Anyone who has ever received a postcard from someone holidaying on the British coast will of course be aware that all our seaside resorts enjoy a climate akin to that of southern Greece, with perpetual blue skies and a sea of pure aquamarine, in which small children play happily with dolphins and starfish, while their contented parents doze in the shade of the palm trees that line the pristine white beaches. Indeed, one has to wonder why so many British holidaymakers bother with all the stress and expense of a trip to Corfu or Kos when domestic resorts such as Skegness and Weston-Super-Mare can offer so much?
Of course anyone who actually lives in Britain will be familiar with seaside postcards and the lies they tell. Visit any coastal town from Peterhead to Penzance and you'll be able to buy a picture postcard showing a fantasy scene of what the town might look like if the sun were ever to break through our year-round blanket of rain clouds. Obviously these are a ploy by the local tourist board; if you can make people believe that Clacton-on-Sea has a climate similar to Saint Tropez then maybe a few visitors will stop long enough to buy a cup of tea and a souvenir frog made from sea shells, and thus save the seasonal industry from bankruptcy for another year.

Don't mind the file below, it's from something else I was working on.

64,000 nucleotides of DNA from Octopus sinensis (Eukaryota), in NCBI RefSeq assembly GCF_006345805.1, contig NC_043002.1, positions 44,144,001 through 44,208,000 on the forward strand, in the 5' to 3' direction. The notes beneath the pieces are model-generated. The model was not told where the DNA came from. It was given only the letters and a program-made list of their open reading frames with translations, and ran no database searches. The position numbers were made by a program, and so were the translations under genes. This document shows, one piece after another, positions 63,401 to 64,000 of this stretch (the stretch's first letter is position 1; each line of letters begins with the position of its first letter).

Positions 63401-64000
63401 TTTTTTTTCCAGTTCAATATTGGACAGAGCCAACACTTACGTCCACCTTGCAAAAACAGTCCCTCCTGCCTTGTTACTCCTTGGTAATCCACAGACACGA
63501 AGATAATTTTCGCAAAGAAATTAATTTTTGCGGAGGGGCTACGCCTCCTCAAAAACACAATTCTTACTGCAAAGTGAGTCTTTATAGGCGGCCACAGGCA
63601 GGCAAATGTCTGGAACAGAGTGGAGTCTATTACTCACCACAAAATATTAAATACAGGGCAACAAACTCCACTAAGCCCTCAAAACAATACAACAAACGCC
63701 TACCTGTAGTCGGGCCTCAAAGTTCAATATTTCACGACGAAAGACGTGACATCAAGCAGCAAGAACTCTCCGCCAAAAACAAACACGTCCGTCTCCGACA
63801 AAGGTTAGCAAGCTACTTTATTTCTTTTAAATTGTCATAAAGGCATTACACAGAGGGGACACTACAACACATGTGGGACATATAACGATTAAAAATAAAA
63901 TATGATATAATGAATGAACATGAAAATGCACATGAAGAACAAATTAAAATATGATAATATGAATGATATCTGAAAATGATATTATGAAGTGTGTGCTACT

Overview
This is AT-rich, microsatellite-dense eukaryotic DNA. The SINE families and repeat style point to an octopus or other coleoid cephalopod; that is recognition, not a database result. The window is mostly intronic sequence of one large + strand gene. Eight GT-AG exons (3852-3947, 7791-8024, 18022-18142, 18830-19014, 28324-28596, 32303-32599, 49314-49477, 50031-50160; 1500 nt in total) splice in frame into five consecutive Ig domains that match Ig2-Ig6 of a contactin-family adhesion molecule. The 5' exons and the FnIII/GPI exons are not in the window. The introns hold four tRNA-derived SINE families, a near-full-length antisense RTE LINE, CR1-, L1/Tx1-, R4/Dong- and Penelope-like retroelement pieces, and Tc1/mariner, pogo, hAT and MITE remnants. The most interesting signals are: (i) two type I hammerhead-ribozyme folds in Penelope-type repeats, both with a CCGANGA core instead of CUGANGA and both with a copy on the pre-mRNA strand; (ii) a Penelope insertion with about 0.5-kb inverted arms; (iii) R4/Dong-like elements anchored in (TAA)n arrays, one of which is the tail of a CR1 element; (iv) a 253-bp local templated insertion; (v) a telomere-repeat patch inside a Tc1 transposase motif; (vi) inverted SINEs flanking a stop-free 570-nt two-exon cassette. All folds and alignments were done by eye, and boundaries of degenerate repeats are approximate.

Re-touching photographs to depict radically different weather conditions is a long and utterly dishonourable tradition going back to the days when photo manipulation was done by cutting up slides with a scalpel. Of course these days photo editing programs such as Adobe Photoshop Elements make it all so much easier. For example one could take a scene like this, which quite inaccurately shows Dartmoor as being a cold and inhospitable place best left to people in Barbour jackets and thick Argyle socks...
...and with the addition of a little editing change it to show a much more realistic and profitable scene of sunshine and buttercups, guaranteed to lure many unsuspecting grockles to a painful and humiliating demise, or at least get them to buy a few cream teas.